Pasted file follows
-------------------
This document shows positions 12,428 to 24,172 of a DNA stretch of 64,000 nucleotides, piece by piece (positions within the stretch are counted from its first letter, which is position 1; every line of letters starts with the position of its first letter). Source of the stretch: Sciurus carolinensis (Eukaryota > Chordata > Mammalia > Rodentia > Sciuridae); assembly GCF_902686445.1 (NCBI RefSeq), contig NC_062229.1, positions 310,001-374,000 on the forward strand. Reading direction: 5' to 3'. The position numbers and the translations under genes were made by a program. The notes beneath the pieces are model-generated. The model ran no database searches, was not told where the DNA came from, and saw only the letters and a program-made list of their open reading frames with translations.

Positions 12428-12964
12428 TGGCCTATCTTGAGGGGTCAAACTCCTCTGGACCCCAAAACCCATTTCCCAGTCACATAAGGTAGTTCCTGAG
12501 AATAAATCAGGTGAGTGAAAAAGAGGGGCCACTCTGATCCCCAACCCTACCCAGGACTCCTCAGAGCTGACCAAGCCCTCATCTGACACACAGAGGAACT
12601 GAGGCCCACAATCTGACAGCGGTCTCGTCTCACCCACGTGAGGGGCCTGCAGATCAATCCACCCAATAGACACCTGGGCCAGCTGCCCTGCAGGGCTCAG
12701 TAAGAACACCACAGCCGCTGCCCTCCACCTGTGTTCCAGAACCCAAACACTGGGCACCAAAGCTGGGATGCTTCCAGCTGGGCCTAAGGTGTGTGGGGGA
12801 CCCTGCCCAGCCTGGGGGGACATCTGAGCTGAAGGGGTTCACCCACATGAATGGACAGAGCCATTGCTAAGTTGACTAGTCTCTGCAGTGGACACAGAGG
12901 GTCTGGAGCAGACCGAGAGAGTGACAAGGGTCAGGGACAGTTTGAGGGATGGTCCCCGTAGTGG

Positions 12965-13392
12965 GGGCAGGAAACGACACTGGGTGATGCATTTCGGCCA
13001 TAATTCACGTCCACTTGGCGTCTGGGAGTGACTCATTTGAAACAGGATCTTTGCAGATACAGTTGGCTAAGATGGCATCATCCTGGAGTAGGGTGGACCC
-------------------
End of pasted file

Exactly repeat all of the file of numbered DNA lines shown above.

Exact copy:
This document shows positions 12,428 to 24,172 of a DNA stretch of 64,000 nucleotides, piece by piece (positions within the stretch are counted from its first letter, which is position 1; every line of letters starts with the position of its first letter). Source of the stretch: Sciurus carolinensis (Eukaryota > Chordata > Mammalia > Rodentia > Sciuridae); assembly GCF_902686445.1 (NCBI RefSeq), contig NC_062229.1, positions 310,001-374,000 on the forward strand. Reading direction: 5' to 3'. The position numbers and the translations under genes were made by a program. The notes beneath the pieces are model-generated. The model ran no database searches, was not told where the DNA came from, and saw only the letters and a program-made list of their open reading frames with translations.

Positions 12428-12964
12428 TGGCCTATCTTGAGGGGTCAAACTCCTCTGGACCCCAAAACCCATTTCCCAGTCACATAAGGTAGTTCCTGAG
12501 AATAAATCAGGTGAGTGAAAAAGAGGGGCCACTCTGATCCCCAACCCTACCCAGGACTCCTCAGAGCTGACCAAGCCCTCATCTGACACACAGAGGAACT
12601 GAGGCCCACAATCTGACAGCGGTCTCGTCTCACCCACGTGAGGGGCCTGCAGATCAATCCACCCAATAGACACCTGGGCCAGCTGCCCTGCAGGGCTCAG
12701 TAAGAACACCACAGCCGCTGCCCTCCACCTGTGTTCCAGAACCCAAACACTGGGCACCAAAGCTGGGATGCTTCCAGCTGGGCCTAAGGTGTGTGGGGGA
12801 CCCTGCCCAGCCTGGGGGGACATCTGAGCTGAAGGGGTTCACCCACATGAATGGACAGAGCCATTGCTAAGTTGACTAGTCTCTGCAGTGGACACAGAGG
12901 GTCTGGAGCAGACCGAGAGAGTGACAAGGGTCAGGGACAGTTTGAGGGATGGTCCCCGTAGTGG

Positions 12965-13392
12965 GGGCAGGAAACGACACTGGGTGATGCATTTCGGCCA
13001 TAATTCACGTCCACTTGGCGTCTGGGAGTGACTCATTTGAAACAGGATCTTTGCAGATACAGTTGGCTAAGATGGCATCATCCTGGAGTAGGGTGGACCC